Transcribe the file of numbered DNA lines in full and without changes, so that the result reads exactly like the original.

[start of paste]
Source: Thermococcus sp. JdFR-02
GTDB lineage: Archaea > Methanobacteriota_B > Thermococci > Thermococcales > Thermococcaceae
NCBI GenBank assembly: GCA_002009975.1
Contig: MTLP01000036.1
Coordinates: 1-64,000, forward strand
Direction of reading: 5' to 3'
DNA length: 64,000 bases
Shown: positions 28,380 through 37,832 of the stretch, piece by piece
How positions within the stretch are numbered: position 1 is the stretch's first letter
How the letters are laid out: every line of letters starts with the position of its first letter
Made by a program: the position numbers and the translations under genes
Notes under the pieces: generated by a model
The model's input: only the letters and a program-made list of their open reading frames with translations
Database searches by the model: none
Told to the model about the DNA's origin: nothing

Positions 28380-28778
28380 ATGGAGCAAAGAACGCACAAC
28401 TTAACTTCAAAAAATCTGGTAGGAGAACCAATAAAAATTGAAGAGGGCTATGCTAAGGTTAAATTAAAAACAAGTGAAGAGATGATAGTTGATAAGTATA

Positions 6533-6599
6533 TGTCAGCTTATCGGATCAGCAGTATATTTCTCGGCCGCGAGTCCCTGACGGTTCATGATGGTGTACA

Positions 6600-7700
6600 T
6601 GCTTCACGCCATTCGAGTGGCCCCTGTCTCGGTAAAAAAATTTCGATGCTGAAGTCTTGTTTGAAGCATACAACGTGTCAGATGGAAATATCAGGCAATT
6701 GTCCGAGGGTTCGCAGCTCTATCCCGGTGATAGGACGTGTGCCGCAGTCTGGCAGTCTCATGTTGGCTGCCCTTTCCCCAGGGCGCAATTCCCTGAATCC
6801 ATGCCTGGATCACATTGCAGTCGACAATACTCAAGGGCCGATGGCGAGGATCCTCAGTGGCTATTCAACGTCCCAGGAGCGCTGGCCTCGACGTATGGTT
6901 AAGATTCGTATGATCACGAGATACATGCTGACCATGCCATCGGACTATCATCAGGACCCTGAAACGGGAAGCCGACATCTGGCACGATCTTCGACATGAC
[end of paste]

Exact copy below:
Source: Thermococcus sp. JdFR-02
GTDB lineage: Archaea > Methanobacteriota_B > Thermococci > Thermococcales > Thermococcaceae
NCBI GenBank assembly: GCA_002009975.1
Contig: MTLP01000036.1
Coordinates: 1-64,000, forward strand
Direction of reading: 5' to 3'
DNA length: 64,000 bases
Shown: positions 28,380 through 37,832 of the stretch, piece by piece
How positions within the stretch are numbered: position 1 is the stretch's first letter
How the letters are laid out: every line of letters starts with the position of its first letter
Made by a program: the position numbers and the translations under genes
Notes under the pieces: generated by a model
The model's input: only the letters and a program-made list of their open reading frames with translations
Database searches by the model: none
Told to the model about the DNA's origin: nothing

Positions 28380-28778
28380 ATGGAGCAAAGAACGCACAAC
28401 TTAACTTCAAAAAATCTGGTAGGAGAACCAATAAAAATTGAAGAGGGCTATGCTAAGGTTAAATTAAAAACAAGTGAAGAGATGATAGTTGATAAGTATA

Positions 6533-6599
6533 TGTCAGCTTATCGGATCAGCAGTATATTTCTCGGCCGCGAGTCCCTGACGGTTCATGATGGTGTACA

Positions 6600-7700
6600 T
6601 GCTTCACGCCATTCGAGTGGCCCCTGTCTCGGTAAAAAAATTTCGATGCTGAAGTCTTGTTTGAAGCATACAACGTGTCAGATGGAAATATCAGGCAATT
6701 GTCCGAGGGTTCGCAGCTCTATCCCGGTGATAGGACGTGTGCCGCAGTCTGGCAGTCTCATGTTGGCTGCCCTTTCCCCAGGGCGCAATTCCCTGAATCC
6801 ATGCCTGGATCACATTGCAGTCGACAATACTCAAGGGCCGATGGCGAGGATCCTCAGTGGCTATTCAACGTCCCAGGAGCGCTGGCCTCGACGTATGGTT
6901 AAGATTCGTATGATCACGAGATACATGCTGACCATGCCATCGGACTATCATCAGGACCCTGAAACGGGAAGCCGACATCTGGCACGATCTTCGACATGAC